The last Persian Tetradrachm

Discussion in 'Ancient Coins' started by medoraman, Jul 15, 2019.

  1. medoraman

    medoraman Supporter! Supporter

    So many people know about the tetradrachms the Parthians issued for the Greek speaking population after they took over from the Seleukids. They are a fairly popular coin type to collect. Many might know after the Sassanids took over Ardashir kept producing these. I guess I figured that was the end of it, having never seen anything other than a Ardashir tetradrachm.

    Well, I just bought in an auction that ended a tetradrachm of Vahran II. Evidently the Sassanians kept producing these coins up until his reign, (although in ever decreasing purity and quantity). Having collected these for about 20 years now, I have never seen one for sale. Not only is he the last ruler to strike these, this type is the last type he ever struck, (emperor with queen and "son"), so it really has to be one of the very last ones ever struck. I feel fortunate to ever see one for sale, and now it will be in the mail for me to covet. :)

    Vahran II Tet.jpg

    SASANIAN KINGS. Vahram (Bahram) II, with Queen and Prince?, AD 276-293. Billon tetradrachm (17.46 gm; 27 mm). Veh-Ardashir (Seleucia) mint. Jugate busts of Vahram (Bahram), wearing winged crown with korymbos, and his queen, wearing kolah with boar's head, right, vis-a-vis bust of Prince?, wearing kolah with boar's head, left, holding diadem; three pellets below head of queen's kolah / Fire altar with ribbon; flanked by two attendants. SNS -, Göbl SN –, Göbl –; Saaedi –; Sunrise –; Zeno –. Nice brown-reddish patina. Choice Very Fine. Unpublished and unique. Extremely Rare.
     
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  3. Pavlos

    Pavlos You pick out the big men. I'll make them brave!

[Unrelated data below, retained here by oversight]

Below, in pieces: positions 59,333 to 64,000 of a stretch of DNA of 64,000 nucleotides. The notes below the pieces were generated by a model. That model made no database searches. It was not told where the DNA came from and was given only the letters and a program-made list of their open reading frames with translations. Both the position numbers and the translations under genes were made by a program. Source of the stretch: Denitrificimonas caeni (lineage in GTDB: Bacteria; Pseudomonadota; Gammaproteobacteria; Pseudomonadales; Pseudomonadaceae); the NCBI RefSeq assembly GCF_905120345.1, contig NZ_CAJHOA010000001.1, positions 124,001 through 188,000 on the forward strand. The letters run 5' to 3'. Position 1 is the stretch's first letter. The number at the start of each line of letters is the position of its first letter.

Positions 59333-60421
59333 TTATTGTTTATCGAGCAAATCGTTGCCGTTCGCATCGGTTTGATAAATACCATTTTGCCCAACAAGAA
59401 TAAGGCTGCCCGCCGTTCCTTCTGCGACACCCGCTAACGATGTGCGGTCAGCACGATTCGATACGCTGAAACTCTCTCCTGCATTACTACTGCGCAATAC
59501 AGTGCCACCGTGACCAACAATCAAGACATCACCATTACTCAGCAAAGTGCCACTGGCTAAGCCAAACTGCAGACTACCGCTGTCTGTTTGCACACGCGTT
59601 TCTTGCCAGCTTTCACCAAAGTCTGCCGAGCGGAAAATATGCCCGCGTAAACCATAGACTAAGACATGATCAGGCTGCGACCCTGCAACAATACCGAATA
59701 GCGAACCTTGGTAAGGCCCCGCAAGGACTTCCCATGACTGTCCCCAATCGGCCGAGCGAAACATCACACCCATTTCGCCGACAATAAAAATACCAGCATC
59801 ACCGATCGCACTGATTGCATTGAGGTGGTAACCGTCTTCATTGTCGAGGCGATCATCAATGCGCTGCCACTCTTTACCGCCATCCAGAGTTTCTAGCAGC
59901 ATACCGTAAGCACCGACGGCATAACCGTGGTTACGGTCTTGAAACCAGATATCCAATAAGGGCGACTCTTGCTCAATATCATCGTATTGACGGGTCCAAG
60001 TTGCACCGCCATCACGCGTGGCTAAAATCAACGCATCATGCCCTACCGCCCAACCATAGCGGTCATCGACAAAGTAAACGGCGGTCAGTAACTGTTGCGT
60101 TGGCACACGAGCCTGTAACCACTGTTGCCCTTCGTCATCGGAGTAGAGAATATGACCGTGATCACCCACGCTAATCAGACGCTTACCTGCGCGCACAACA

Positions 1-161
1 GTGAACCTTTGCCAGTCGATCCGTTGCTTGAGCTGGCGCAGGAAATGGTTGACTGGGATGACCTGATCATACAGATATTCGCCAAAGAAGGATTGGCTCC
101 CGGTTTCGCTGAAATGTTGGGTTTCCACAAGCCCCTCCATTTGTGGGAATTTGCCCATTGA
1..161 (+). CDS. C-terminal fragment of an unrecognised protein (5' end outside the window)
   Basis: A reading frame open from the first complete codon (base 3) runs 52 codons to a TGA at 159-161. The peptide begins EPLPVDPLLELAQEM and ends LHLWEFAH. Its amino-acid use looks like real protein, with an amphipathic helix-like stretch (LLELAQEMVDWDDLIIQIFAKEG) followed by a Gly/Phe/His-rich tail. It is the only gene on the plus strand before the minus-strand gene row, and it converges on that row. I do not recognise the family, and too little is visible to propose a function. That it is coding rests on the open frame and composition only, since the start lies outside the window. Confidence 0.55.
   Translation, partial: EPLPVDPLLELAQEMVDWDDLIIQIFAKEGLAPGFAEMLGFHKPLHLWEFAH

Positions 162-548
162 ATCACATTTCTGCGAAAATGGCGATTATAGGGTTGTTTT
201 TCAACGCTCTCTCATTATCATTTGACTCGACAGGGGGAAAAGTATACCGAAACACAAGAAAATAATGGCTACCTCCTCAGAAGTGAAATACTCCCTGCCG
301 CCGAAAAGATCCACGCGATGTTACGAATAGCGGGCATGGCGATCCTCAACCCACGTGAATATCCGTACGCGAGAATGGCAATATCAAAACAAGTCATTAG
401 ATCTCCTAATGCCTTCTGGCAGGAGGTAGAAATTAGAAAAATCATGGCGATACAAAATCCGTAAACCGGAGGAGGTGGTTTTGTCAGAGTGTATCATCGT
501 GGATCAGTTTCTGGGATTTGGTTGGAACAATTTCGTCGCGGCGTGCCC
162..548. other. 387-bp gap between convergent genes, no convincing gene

Great! Congratulations with your extremely unique addition.
     
  4. Mat

    Mat Ancient Coincoholic

    Wow, what a great find/score. Never seen one either, very cool. Congrats, Chris.
     
  5. ancient coin hunter

    ancient coin hunter Tribunicia Potestas

    Very cool coin. You must be very proud.
     
  6. Pellinore

    Pellinore Supporter! Supporter

    Great find! As far as I know, it is doubted that the little figure is a crown prince - scientists now think it is one of the Zoroastrian gods or personifications, like the head in the flames. Anahita or Ahura Mazda.
     
  7. medoraman

    medoraman Supporter! Supporter

    I agree. It is still an outstanding debate who each of them represent, ("princes" 1-4). I do believe, though, that the "family" coins with the Emperor, his wife, and a "prince" were the last styles of coins emitted from Vahran II though.
     
  8. dougsmit

    dougsmit Member Supporter

    It is always good to see the right coin end up in the right collection. I trust this will be a coin still in your hands when you pass on. It is a keeper.

    I have never understood these coins which we call tetradrachms. Mine is an Ardashir and has better billon than your prize but still the metal value is about the same as the silver coins we call drachms. I know they were made for circulation in different parts of the Parthian Empire but there is no way anyone would give you four drachms for a tetradrachm.
    oa0450bb1918.jpg
    Was the coin heavily contested in the auction or were there few there with a clue what the coin is?
     
  9. Nvb

    Nvb Well-Known Member

    I had no idea this tetradrachm existed before I saw it in Par's auction.
    Nice pickup on a true rarity.
    Glad it is headed your way @medoraman
     
  10. Severus Alexander

    Severus Alexander Blame my mother. Supporter

    Spectacular!!! Congrats on the great win. :happy:

    I thought I had won a lovely transitional Ardashir bronze with a great portrait, but someone edged me out in the last second. :(
     
  11. medoraman

    medoraman Supporter! Supporter

    I do not think it was contested that heavily. They also had a Shapur tet I would have also got if I was not going to Thailand next month, (and bought a couple of platinum eagles last week).

    I got this one for a lot less than I would have paid, since Vahran II has kind of become a specialty of mine now since I lusted after them for so long.

    As for the test themselves, they started under the Parthians as truly 4 drachma. Over time, I guess the Parthians figured they could "tax" the Greeks and get away with it by debasement. I find them interesting, since it shows the extent the Greeks led a separate life with a separate economy, since if they were integrated into the economy, there is no was a debased tet would circulate alongside good silver drachms. This one is full weight for 4 drachms.
     
    Last edited: Jul 15, 2019
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